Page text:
This unique circular staircase at my casa in Mexico has no center support. It's 24 steps allow a 12' rise in a 10' diameter circular stairwell. I designed an built it with help from my son.
Circular stairs usually need a center support, but I wanted to have the center open, so I designed this one to cantilever from the wall, leaving a 3' open center.
To accurately form the wall and steps, I cut a dozen 5' -1/6's from 3/4"
Rotating same boards around the pipe gave us the riser forms to pour the actual steps onto the ramp.
Step 1: Sketchup Plan
Drawing it in sketch up made it possible to calculate step rise and run, rebar placement, and step placement.
The circular wall that holds up the stairs is made from 5" foam blocks that leave a 3" vertical and horizontal void for concrete and rebar. These styrofoam block forms are made in Mexico. I also used them for most of the walls in the house.
Bars to hold the steps had to be placed in this wall as it was built, so I needed to know exactly where to place them so each step would have a rebar in tension off the wall. By drawing this staircase in 3/d (sketchup) , I could place the bars exactly. The ramp/steps
We poured the ramp and steps 6 months after the wall was built.
Step 3: Landing and Circular Support Beam
Because the steps ran 360 degrees, the landing had to support both the staircase and the upstairs floor. We formed a circular 1/2beam on the floor and lifted it up to pour the complete circular beam.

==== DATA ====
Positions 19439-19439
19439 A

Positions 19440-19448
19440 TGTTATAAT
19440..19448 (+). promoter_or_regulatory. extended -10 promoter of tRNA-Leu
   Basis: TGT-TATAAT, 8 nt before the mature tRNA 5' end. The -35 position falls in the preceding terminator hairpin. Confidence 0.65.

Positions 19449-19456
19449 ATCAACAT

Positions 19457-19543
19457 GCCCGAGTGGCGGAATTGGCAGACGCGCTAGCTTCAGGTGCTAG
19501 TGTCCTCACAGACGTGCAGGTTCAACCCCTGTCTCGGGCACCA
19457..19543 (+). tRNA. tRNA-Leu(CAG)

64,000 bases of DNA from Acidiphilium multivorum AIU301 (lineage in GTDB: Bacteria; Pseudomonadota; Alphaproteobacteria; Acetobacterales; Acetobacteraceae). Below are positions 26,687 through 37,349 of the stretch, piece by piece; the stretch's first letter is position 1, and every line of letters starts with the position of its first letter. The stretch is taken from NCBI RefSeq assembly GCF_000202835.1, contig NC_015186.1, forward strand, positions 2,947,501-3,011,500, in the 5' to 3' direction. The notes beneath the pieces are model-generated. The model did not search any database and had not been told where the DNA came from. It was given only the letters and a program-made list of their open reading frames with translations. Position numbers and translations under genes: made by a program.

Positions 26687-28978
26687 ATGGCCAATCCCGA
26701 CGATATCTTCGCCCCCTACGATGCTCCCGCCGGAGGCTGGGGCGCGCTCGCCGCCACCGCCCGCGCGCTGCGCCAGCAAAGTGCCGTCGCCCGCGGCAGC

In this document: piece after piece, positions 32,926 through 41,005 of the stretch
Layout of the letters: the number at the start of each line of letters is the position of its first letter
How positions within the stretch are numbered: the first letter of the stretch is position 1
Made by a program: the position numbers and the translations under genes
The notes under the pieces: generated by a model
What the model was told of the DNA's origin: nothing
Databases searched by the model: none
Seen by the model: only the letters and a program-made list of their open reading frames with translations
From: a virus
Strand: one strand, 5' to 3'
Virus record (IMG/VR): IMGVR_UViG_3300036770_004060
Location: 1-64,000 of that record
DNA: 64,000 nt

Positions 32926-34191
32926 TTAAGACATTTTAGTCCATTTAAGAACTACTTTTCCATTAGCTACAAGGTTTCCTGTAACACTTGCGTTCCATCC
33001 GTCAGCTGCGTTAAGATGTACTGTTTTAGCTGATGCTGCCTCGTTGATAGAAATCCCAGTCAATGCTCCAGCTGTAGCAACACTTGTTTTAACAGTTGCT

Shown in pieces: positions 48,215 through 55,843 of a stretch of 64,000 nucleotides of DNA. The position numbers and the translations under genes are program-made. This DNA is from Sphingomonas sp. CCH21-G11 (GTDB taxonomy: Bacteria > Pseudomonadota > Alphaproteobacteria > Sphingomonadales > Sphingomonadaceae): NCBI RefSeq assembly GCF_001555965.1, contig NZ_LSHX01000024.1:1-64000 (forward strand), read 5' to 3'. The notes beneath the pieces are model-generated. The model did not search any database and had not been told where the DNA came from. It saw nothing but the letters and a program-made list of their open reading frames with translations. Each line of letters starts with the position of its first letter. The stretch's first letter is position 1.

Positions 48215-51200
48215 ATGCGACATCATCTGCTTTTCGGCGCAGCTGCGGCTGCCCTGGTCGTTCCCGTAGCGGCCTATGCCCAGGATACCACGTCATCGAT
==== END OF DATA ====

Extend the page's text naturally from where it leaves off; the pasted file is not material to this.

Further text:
Half the beam was in the wall, and the half you see supports the floor.
Step 4: Forming the Spiral Ramp
To accurately form the wall and stairs, I used a 20' 2" steel electric conduit pipe as a temporary center post.
I used a 2" u bolt fastened through the end of 6" wide plywood board to make sure the wall was round.
The same boards stacked and rotated to form the bottom support for a foam/fiberglass form we made by tweaking 1" beadboard to the needed warped shape, then fiberglassing it. We made two sections,glassed both sides with epoxy resin.
Step 5: Pouring Ramp
Rebar gets added to the bars coming out of the wall, and an inside form of 1/4" plywood added to the inside.
The ramp was poured in 3 sections, glued at the joints with latex concrete adhesive. This let us reuse the fiberglass and support forms, just by rotating the plywood boards and locking in place.
The concrete was very high strength, mixed on site using super plasticizer to reduce water content.
All the concrete was consolidated with a spud vibrator.
The ramp is 3 inches thick.
You can see the "U" bars sticking out. They give a physical lock to the steps poured next.
Step 6: Rule # 1 Celebrate Victories
On a big long project like this it is important to break it down into smaller parts, just like an instructable. You can then enjoy the successes that keep you going.
With only myself and my son Adam working on this part time, it took many weeks to complete, with many celebrations along the way.
Step 7: Steps
The ramp support forms get rotated to the top of the ramp and become riser forms.
Because the forms stack on each other at the main tube, all I had to do was level them and set them at my marks on the wall that came from the sketchup drawing a year earlier.
Step 8: Finish
A plaster finish on the wall and you have one solid staircase, with less than 1/8" deviation between step rise and run.
Someday we might cap the steps with tile or wood, but they look very sculptural as is.
Grand Prize in the
Concrete and Casting Contest